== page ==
it seems i picked a good day to start this thread, because i’ve now had the chance to read the editorial in the china post and it’s a doosie.
let’s see. first it picks up as fact the number 275,000 for attendants at last saturday’s march that was first bandied about by Ma Ying-jeou. Never mind how irresponsible it was for Ma to toss out that figure, it also strikes me as horrendously wrong. the point is, the china post is being rather selective on deciding whose numbers to choose. In Washington DC, the park police, which oversees the Mall where most rallies take place, have refused for several years now to comment on numbers of people at rallies and protests because of the political implications of doing so. Maybe Taiwan should consider this as a matter of policy for its police. ok, now i’ll go back to smoking my crack.
anyway, the best part of the editorial was about two thirds of the way down (after the lengthy quote from Xinhua). “if chen’s restraint relfected a retreat from his independence position, it would help greatly in reducing the tension with beijing. but such a step alone will not be enough to break the cross-strait impasse. he needs to go further to embrace the principle of one China, something he has persistently rejected as contradicting his political agenda.”
well, there it is, stated more clearly than in any other editorial i have read in that paper. taiwan’s real problem, apparently is that chen and the dpp refuse to admit their chineseness and are obstinately pursuing a dangerous splittist course.
it then goes on to say that Chen Shui-bian is playing the “democracy and peace cards as a strategy to counter Beijing’s anti-secession law.” I often see English used wrongly in the CP, but somehow I think they intended the use of “playing a card” with all its sinister implications. to me it shows just how much respect these people give democracy – when they’re not the ones employing it, it becomes a political tool. sad. truly sad.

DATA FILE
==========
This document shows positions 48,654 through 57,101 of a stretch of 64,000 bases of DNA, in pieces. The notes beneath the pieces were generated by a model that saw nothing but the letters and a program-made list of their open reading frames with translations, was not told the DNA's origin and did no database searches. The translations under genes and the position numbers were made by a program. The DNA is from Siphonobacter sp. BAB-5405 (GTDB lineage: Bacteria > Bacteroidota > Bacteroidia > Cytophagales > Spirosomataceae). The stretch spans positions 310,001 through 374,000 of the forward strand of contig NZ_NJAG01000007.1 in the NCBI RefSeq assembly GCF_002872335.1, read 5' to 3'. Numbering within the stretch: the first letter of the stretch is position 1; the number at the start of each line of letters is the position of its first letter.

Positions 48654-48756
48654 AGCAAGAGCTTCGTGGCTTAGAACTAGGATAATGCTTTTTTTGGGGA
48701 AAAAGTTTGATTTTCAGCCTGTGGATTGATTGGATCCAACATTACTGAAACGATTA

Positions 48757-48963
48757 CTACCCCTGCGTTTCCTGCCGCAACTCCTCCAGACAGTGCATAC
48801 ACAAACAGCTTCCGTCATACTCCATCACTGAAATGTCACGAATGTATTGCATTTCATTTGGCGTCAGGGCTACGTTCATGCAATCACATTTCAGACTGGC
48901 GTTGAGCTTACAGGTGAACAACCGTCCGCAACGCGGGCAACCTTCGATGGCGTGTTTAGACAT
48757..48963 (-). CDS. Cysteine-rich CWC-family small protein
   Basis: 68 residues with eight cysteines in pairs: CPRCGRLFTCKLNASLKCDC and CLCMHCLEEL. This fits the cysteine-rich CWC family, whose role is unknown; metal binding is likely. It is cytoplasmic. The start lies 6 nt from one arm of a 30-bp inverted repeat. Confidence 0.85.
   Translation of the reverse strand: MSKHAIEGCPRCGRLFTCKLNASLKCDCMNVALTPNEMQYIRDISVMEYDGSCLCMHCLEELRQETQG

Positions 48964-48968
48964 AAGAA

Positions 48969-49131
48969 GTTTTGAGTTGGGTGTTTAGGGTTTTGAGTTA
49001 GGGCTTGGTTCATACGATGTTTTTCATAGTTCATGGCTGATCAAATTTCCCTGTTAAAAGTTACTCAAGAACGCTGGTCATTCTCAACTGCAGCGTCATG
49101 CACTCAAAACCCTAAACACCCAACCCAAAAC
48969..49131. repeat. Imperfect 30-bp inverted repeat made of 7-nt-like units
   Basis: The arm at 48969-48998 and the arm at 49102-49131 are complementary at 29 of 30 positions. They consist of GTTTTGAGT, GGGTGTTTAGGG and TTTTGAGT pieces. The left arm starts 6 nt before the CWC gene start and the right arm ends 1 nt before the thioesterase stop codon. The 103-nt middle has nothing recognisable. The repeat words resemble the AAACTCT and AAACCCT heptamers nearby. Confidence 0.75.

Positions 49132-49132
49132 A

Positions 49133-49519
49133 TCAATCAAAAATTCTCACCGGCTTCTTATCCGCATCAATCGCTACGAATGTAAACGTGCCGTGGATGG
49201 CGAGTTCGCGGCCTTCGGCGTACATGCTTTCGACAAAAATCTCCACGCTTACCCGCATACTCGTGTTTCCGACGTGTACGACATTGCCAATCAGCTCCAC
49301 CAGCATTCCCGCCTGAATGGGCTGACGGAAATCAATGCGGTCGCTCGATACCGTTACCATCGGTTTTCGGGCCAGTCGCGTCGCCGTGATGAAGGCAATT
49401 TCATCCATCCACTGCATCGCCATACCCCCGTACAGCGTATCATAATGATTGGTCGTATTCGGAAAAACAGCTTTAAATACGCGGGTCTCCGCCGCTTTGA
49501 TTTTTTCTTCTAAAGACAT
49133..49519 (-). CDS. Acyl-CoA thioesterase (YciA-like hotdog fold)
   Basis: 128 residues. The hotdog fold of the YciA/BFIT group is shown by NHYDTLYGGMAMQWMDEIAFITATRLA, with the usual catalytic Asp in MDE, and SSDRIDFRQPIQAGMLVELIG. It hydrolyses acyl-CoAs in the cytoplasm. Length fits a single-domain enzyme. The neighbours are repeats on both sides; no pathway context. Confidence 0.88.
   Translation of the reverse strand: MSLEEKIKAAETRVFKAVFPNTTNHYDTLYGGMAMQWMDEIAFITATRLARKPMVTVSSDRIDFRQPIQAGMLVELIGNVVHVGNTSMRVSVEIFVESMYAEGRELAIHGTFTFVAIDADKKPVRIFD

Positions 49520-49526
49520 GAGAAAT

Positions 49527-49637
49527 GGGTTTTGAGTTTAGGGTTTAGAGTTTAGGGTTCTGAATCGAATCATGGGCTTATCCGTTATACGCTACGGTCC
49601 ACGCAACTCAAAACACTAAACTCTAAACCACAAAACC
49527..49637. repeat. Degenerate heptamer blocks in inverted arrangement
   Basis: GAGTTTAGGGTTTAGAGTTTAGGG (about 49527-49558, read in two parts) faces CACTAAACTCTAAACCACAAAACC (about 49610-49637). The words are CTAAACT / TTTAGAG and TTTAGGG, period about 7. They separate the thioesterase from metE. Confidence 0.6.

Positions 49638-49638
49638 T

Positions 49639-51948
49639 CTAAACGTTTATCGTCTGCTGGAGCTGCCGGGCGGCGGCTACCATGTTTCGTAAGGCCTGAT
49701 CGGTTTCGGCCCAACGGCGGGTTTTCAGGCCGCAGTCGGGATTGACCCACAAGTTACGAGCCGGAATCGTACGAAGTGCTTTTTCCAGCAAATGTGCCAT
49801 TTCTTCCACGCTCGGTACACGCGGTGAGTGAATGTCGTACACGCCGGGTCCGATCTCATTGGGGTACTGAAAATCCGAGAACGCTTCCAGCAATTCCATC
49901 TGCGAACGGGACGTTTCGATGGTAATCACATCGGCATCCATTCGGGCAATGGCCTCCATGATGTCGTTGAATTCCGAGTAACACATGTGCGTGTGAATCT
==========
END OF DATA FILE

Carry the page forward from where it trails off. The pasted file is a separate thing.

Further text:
but what can one expect? the cp is run by a bunch of chinese ethno-cultural nationalists and their ideology supercedes principles of democracy and minority self-determination. for them, blood is truly thicker than water, salt water in this case. no wonder they now see eye-to-eye with the CCP and bitch and moan about how, instead of China’s beligerence, it’s actually the DPP and Chen who are inviting calamity upon Taiwan. They’re not about to admit that China’s continued claim to Taiwan is the result of the KMT’s pipe-dream to one day take back “the Motherland” and its history of antagonistic relations with the Communists. (on a side note, ironically, the US, which saved the KMT’s hide in 1950 by declaring Taiwan a quasi-US protectorate, is now villainized by many KMT stalwarts as seeking to obstruct unification and being too helpful to the DPP admin. Strange how events turn.)
some more nauseating reading in today’s cp is columnist frank ching’s sob story about his ancestral family tombs in China being ripped up to make way for a parking lot. the headline on this piece is “Chinese pleased with improved living standards.” Just reading that made me cringe. That is the most ignorant statement one could make about China these days. China is a simmering cess pit of discontent and it’s in part because those who have had their living standards improve, completely ignore those whose living standards haven’t. The people whose lives have improved usually have capital and power and access to media, wherein they write absurdities like “Chinese pleased with improved living standards.” Those types got their comeuppance during and after the revolution and it’s the CCP’s daily task now to prevent it from happening again – this time to them.